I Got Everything I Wanted Last Year (and It Was Kind of Underwhelming)
by Jeff Goins
In 2015, I made more money than I’ve ever made before, grew my blog email list to over 100,000 people and published a best-selling book. So why at the end of the year did I still feel like I was missing something?
This is the time of year when many a self-help guru would like to sell you some dream of “getting what you want” or “creating your best life now.” And don’t get me wrong. Those sound like great things. I want them for myself. But as someone who wrote down a bunch of goals last New Year’s and basically accomplished them all, I can tell you: it’s not as thrilling as you might think.
Why is this? I think there are a few reasons.
1. We humans are notoriously bad at understanding what will actually satisfy us.
That’s what the present is. It’s a little unsatisfying, because life is a little unsatisfying.
— Gil, Midnight in Paris
Nobody believes that becoming rich will make you happy, but as Zig Ziglar once remarked, we all want to find out for ourselves.
Something I’ve found to be very important is understanding that happiness is a byproduct of purpose. So if you chase happiness, you won’t find it. But if you chase purpose, you’ll find happiness.
“Happiness is a byproduct of purpose.”
The work of Viktor Frankl illustrates this in his best-selling book Man’s Search for Meaning in which he shares that what human beings need more than pleasure is meaning.
But how do we go about this?
Find a project, Frankl says, something to work on. It doesn’t have to be your passion, just something that requires your dedication and is a challenge you must overcome.
Having some kind of ability to meet the challenge is important, but it can’t be too easy. When we embrace this tension between competency and challenge we find ourselves in what’s called a state of “flow”, which, according to another notable psychologist named Mihaly Csikszentmihalyi, is the secret to happiness.
So after reaching the same goals again doing more of the same things I’ve done for the past four years, what I realized is I’m bored. It’s time for a new challenge, time to try something that might not work.
2. The journey is the destination.
Roads? Where were going we won’t need roads.
— Doc, Back to the Future
The thrill of a goal is setting it, not accomplishing it. The satisfaction of running a marathon is the training, not the race. The enjoyment of starting a business is building it, not selling it.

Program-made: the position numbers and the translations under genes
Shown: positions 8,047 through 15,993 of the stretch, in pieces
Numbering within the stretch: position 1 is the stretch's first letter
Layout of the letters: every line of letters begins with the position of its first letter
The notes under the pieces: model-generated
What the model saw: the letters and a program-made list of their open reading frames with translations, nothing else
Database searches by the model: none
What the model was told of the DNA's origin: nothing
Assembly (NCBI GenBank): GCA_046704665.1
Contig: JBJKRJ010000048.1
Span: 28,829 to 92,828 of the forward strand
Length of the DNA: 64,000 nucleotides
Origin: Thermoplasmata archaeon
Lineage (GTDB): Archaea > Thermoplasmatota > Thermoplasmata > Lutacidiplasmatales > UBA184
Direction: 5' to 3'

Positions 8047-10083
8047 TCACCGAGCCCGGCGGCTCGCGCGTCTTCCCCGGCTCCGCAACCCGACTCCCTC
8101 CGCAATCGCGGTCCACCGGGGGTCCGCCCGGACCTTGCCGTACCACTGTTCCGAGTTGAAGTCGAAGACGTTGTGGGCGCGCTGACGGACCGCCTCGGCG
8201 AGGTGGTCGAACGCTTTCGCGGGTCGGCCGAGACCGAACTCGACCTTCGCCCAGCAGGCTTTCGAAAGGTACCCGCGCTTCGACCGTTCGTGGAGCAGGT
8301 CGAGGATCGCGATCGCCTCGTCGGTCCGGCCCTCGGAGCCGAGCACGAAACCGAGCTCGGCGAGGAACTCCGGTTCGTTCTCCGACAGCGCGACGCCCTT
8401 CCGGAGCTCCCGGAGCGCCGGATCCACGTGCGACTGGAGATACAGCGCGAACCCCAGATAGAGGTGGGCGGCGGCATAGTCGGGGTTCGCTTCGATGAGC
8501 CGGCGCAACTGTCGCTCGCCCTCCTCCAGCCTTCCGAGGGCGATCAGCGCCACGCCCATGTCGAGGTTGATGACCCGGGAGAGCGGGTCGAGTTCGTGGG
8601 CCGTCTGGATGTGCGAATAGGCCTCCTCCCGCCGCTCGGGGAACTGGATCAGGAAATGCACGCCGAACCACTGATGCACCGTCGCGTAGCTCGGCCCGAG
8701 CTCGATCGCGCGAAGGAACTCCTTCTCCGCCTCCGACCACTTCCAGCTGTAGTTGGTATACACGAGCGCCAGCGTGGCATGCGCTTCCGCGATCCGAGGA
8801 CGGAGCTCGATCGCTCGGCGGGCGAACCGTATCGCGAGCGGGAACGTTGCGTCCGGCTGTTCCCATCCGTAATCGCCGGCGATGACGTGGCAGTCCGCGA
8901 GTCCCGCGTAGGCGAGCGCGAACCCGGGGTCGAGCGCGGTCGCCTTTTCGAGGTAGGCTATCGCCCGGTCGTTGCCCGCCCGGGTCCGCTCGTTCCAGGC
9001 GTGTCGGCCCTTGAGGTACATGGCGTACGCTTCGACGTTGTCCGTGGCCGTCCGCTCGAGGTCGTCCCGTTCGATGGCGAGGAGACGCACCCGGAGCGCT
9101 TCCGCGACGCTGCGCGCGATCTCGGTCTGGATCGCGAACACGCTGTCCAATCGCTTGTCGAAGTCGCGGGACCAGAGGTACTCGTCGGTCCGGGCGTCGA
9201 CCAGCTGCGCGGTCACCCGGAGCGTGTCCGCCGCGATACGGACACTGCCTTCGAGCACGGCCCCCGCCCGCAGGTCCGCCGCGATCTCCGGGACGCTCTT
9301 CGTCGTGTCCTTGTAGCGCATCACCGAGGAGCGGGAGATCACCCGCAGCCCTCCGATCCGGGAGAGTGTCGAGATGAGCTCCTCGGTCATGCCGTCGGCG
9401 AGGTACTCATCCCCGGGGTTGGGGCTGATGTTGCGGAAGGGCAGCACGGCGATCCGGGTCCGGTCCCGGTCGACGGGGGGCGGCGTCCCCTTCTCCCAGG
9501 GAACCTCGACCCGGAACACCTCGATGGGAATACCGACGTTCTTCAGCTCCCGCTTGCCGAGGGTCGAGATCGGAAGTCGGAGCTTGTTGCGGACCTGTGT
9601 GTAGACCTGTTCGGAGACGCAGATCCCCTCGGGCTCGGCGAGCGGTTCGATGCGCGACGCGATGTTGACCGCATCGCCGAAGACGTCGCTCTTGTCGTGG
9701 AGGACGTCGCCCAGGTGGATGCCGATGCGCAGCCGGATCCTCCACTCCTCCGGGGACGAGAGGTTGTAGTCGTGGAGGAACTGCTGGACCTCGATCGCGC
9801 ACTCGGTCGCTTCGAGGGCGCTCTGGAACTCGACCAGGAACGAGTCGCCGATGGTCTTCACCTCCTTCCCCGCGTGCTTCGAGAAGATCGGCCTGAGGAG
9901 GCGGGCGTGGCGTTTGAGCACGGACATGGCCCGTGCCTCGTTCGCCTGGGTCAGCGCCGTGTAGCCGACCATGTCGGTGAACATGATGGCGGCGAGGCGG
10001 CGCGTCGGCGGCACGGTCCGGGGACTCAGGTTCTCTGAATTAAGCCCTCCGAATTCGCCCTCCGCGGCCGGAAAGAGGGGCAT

When Steve Jobs left Apple, he had $100 million to his name. He never had to work another day in his life, if he didn’t want to.
So what did he do?
He sunk half his life’s fortune into a little animation studio called Pixar. And when this big bet paid off, making him a millionaire, he didn’t stop there, either. He launched another computer company called NeXt that failed but was bought back by the company that fired him.
And the rest, as they say, is history.
What do we call this? Workaholism? Maybe. But it just might mean that in spite of what we want to believe about our vocations, work is really a good thing — something we need to make sense of our lives.
And if that’s true, then one of the best things we could do is not squander how we spend our working lives, making sure we always have the next thing to work on, never growing too content with any single success, and never despairing too much of any single failure.
So much satisfaction lies in our pursuit of a thing, not the thing itself. And yet if we don’t have those small but significant “arrival” moments in life, we struggle to make sense of the rest of the journey.
We need milestones and achievements to remind us we’re making progress. But we also need to remember it’s a long road we walk and that the process, not the individual success, is what make it fun.
So I will celebrate my accomplishments from the past year but not coast on them. I’m already bored with what I’ve done and want to do something else that requires more than just more of the same. For me, that means focusing on better work not just more of the same accomplishments. I want to grow in my craft.
3. Only you can decide when you get to be happy.
How much is enough? Just a little more than you already have.
— John D. Rockefeller
Until recently my goal every year was to double my income, increase my influence, and simply do more of the same things I’d already done. But this year I started to question why. What was the point of all this? Was I growing just for the sake of growing?
Not long ago, I had lunch with a business owner who has intentionally not grown his business in eight years.
“Why? Don’t you ever want more?” I asked over sushi.
“More? No. Not more but better. I want to do better work.”
“Not more, but better” has been a mantra ringing in my ears ever since that meeting. Just after that, I went on a personal retreat in the mountains of Colorado, and I couldn’t get that voice out of my head.
As I started to ask for critical feedback from friends, family, and mentors, the same message resonated.
Not more, but better.
My goal for 2016 is to do better work. To have deeper relationships. To make more of an impact with the money, resources, and possessions I already have. And maybe, just maybe, this is what you need, too. I’m not assuming it is, but I also know that if one of us is lost in the woods, looking for a way out, then there may be others who stumble along their way, as well.
This is for my fellow stumblers: We must stop this endless search for more and realize that we already have more than we need to make the impact we want. You have enough money. You have enough influence. You have enough skill. Now, do something with it.
And remember, the secret is not more, but better.